TV the ‘least risky’ form of advertising, finds new research

While return on investment varies depending on the brand and campaign, linear TV and broadcaster video-on-demand show up to three times less variance than other media.

marketing budgetsTV is the “least risky” form of advertising, providing the most consistent return on investment when compared to other media channels, according to new research.

The study, conducted by Gain Theory, MediaCom and Wavemaker on behalf of Thinkbox, finds that linear TV advertising and broadcast video-on-demand (BVoD) deliver just 20% of variance compared with the median return (with BVoD performing slightly better than linear TV). This means that the middle 50% of results are within 20% (+/-) of the median ROI.

For online video, the variance is closer to 40% and gets progressively worse through to print, where it is close to 90% (see chart below).

ROI variability by media channelWhile the research has been commissioned by TV advertising body Thinkbox, it is based on econometric analysis of £1.4bn in media spend by 50 brands across 10 forms of advertising over three years. The aim is to offer brands practical advice if they don’t have access to econometric analysis across six categories – FMCG, finance, retail, online retail, automotive and travel.

The research also finds that TV has the highest ‘multiplier effect’ across other channels, boosting all other channels by at least 20% and the only media platform to do this. For example, TV advertising can boost performance in cinema by up to 54%; print, radio, online display and social media by 31%; and direct mail, online video, video-on-demand and outdoor by up to 22%.

The next highest is print, which can boost cinema advertising by up to 13% but only improves other media by up to 8%. The average multiplier effect across all channels is 8%.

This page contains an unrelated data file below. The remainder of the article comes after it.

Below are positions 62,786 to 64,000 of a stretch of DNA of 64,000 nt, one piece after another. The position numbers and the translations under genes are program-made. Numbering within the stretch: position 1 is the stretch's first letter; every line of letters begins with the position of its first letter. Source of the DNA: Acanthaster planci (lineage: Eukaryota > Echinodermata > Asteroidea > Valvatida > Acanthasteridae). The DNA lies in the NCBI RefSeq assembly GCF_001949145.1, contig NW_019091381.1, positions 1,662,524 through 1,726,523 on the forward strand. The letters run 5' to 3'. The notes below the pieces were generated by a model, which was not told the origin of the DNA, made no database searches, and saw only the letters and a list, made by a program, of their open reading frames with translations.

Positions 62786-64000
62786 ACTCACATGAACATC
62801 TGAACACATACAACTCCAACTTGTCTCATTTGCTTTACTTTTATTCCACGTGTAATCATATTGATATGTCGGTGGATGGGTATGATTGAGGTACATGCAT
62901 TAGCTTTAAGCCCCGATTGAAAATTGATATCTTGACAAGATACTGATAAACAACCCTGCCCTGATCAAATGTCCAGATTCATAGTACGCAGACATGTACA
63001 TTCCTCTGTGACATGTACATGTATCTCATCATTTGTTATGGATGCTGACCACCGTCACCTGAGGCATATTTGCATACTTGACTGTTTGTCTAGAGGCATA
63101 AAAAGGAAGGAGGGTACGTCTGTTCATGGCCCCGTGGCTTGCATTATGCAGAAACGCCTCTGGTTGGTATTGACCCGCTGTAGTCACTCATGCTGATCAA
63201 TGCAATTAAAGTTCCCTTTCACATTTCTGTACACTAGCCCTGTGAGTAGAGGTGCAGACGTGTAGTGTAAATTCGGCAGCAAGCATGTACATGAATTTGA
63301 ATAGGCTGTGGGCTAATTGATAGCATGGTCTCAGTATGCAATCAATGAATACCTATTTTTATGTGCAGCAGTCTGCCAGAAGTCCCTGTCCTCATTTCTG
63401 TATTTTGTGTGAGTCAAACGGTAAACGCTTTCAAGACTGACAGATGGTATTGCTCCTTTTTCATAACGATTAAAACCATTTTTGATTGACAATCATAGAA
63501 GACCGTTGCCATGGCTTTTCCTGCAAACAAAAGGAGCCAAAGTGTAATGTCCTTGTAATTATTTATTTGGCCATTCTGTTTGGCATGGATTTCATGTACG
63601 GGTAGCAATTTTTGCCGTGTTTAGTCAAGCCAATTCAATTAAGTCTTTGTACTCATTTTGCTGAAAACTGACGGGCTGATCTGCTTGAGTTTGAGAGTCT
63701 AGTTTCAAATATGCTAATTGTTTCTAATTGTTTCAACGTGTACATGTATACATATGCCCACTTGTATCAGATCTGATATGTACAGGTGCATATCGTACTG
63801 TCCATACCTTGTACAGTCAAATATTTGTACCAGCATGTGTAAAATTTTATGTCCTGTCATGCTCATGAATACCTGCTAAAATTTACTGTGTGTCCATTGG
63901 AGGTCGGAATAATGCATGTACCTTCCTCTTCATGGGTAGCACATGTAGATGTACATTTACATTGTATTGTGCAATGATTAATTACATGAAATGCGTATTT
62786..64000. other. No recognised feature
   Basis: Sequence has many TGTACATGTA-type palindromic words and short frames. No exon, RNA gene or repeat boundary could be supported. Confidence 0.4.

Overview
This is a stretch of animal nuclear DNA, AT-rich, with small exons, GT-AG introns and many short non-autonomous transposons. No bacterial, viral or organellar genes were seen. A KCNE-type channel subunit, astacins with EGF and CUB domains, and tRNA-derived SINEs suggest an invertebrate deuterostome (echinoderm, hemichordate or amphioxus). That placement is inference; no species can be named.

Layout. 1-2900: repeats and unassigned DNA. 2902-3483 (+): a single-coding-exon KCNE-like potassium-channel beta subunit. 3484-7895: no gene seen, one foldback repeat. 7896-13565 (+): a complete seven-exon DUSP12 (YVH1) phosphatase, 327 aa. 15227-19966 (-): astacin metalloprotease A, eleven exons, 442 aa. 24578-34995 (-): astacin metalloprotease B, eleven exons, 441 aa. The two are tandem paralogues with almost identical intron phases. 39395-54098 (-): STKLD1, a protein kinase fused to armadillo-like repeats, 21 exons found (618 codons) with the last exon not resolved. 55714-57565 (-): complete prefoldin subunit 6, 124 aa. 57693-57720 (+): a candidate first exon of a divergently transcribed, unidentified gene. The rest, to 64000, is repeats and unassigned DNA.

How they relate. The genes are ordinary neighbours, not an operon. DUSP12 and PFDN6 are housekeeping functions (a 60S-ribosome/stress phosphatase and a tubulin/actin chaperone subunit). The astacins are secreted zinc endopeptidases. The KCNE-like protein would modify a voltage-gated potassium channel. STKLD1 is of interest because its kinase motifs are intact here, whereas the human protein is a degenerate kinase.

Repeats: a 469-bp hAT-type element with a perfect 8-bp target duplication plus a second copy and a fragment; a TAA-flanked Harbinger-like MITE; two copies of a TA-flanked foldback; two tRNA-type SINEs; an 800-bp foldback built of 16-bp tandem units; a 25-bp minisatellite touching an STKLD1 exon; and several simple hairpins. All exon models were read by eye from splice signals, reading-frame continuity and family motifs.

media synergy effects by channelIn the short-term, it is search that delivers the highest percentage of media-driven sales at an average of 29% within the first two weeks of a campaign launch. TV comes in second on 23% and print third on 10%.

However, looking longer term, TV performs the best. In the six-to-18 months following a campaign, TV delivers a further 2.4 times increase in sales than it generated in the first two weeks, while print delivers 1.2 times more and search 0.8 times more.

Offering brands practical help

To illustrate what this means for brands looking to find the optimal media mix, Thinkbox is launching a tool it calls ‘demand generator‘.

Marketers can input details of their brand across six variables – category, budget, brand size (in annual revenue), appeal (mass market or niche), percentage of sales that take place online and desire to minimise risk – and the tool then forecasts likely business results in terms of incremental revenue or profit per year, and revenue or profit return on investment.

These variables can have a significant impact on optimal channel choice. For the category variable, FMCG, in general, should invest a much higher proportion in TV (72%) than finance (37%).